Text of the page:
Atlas Bar: More than just that Gin Tower
Labels: bar, barfood, cocktails, girls night out, must go, restaurants, sgcocktailfest, will return · Posted by SiHaN at 3/23/2017 04:00:00 pm
With Singapore Cocktail Festival out of the way, life dulls down to a certain state of normalcy and I can finally catch a breath or two without having to sip on my fancy old fashioned in between.
Still, life and food revolves around the general bar-hopping practices, and if there's one thing I've noticed in terms of bar trends - standard of food is of paramount importance to the viability of the bar. Especially if you're looking to retain your drinking cliente for longer periods. Some of my recommendations for good tipples paired with equally satisfying nosh, include Tippling Club, Employees Only, new kid on the block, Cracker Jack, Neon Pigeon, 28HKS and Sugarhall. What's next?
For drink chasers whose bank accounts are more of less self-replenishing, there's a gleaming gem in the Gotham building that has just opened up to stupendous response. For realms of pleasure that extend beyond the regular truffle fries, look to Atlas Bar.
Needless to say, the drinks section is well covered. With immaculate concoctions dreamt up by Head Bartender Roman Foltan, formerly from Artesian, in London; the bar also focuses on rare champagne and gin which they painstakingly take to curate in impossibly Utopian methods. That tower that occupies the centerstage, yes, it's all gin. Talk about overkill.
But we're here to talk about the food, make a move for the Terrine. Their in-house baked sourdough is to die for. And with Chef Daniele Sperindio (previously of Alkaff Mansion, Tippling Club, Open Door Policy and Open Farm Community) manning the stoves, you should keep in mind to save room for the short rib and desserts, of course.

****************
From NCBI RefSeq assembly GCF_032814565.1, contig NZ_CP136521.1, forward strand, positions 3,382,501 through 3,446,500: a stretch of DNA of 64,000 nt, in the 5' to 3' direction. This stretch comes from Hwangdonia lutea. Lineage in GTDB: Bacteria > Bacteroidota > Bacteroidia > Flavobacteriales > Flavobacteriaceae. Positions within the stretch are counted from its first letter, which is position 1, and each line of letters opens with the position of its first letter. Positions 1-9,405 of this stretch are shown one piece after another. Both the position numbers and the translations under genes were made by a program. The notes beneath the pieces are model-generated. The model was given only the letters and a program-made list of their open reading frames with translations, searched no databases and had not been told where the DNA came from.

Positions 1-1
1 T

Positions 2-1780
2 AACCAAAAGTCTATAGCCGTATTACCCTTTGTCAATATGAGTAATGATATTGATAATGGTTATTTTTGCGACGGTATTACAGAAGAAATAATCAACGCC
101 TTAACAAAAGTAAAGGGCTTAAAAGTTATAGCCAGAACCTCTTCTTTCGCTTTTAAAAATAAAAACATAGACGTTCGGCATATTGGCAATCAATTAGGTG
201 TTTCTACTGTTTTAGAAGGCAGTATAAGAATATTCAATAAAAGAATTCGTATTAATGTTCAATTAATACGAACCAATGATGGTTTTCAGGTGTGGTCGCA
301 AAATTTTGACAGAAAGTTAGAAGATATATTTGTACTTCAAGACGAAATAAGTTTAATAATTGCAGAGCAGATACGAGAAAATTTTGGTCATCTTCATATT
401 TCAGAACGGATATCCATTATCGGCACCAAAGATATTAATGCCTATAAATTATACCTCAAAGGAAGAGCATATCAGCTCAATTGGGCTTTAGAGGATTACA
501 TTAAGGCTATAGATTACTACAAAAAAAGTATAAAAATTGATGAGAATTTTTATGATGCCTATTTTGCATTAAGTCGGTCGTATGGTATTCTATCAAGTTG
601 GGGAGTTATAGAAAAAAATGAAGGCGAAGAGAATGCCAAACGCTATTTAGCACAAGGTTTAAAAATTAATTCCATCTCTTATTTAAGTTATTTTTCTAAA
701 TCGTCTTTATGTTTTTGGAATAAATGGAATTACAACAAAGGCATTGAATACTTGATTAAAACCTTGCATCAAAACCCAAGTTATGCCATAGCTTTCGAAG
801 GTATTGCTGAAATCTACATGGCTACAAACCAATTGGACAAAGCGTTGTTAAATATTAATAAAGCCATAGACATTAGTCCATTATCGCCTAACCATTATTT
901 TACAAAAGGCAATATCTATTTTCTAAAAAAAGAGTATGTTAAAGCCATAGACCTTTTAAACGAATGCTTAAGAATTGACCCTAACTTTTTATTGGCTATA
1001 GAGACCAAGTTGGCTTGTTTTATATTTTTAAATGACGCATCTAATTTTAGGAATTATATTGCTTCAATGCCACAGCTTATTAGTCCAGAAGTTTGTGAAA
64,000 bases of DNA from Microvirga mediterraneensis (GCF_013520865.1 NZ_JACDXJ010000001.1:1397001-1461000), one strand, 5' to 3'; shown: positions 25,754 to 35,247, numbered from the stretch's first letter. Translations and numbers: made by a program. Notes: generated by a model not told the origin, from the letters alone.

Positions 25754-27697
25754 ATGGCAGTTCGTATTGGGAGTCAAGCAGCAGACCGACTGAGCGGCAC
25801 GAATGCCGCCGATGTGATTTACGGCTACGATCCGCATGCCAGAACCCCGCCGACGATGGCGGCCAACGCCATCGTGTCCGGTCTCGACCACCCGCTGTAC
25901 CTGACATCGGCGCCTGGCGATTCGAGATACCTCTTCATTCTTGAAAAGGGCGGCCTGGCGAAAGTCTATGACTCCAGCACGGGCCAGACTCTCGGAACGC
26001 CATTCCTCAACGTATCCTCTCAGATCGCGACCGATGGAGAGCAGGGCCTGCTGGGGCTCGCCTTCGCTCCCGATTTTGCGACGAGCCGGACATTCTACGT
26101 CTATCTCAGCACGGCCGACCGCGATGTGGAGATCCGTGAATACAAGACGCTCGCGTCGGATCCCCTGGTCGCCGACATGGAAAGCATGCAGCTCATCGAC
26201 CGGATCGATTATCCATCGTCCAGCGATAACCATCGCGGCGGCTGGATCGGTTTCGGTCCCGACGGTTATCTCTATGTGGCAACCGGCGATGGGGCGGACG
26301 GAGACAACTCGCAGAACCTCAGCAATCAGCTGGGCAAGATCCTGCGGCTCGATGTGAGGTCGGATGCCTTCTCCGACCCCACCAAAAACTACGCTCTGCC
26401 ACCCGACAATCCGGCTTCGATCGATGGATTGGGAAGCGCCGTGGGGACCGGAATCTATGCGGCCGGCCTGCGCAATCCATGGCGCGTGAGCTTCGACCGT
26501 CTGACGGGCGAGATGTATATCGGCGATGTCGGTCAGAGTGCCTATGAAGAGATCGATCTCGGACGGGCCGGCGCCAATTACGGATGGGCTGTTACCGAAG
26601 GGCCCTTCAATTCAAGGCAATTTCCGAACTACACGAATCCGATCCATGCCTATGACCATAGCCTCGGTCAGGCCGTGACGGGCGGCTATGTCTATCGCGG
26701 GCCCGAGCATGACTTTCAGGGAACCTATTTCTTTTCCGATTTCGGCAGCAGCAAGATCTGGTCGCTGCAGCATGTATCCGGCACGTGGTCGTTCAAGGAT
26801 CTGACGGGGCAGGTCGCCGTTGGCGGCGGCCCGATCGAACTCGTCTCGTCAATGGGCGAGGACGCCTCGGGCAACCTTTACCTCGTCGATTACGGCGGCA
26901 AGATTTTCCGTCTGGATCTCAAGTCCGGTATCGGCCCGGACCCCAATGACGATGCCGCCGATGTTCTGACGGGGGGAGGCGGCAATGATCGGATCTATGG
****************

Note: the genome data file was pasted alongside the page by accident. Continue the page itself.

The Galica Mini Scallops ($26) got us off to a rocky start. Small and pretty, none of it tasted much like the ocean, especially with the uncouth acidity of the clear gazpacho stealing the show. There was no heft to the scallops, no sweetness, and anybody who enjoys your scallops, intensely flavoured without all that excess water, steer clear of this dish. I implore you.
It got better. The entourage of mains that arrived at the table, each presented as dazzling pieces of art befitting of the great gatsby outfit of the establishment. Forming a verdant cascade, the fresh burrata drapes loosely over the Baked Celeriac ($24); seasoned to a T with the occasional burst of freshness from the cold pressed sugar snap peas for juxtaposition.
For a typical Daniele menu, it's never too much to ask for fancy fish. And he delivers with his Gindara Black Cod ($34). Balanced out with red grapes, glazed chevril roots and roman cauliflower, this immaculately delicate dish highlights the oiliness of the perfectly cooked slab best complimented by the pungent honey-like strands of saffron.
The string of success continues with the Chicken Breast, ratte potates, peaches, crispy skin ($26), a tight combination of familiar favourites that resonated well with all the diners at the table.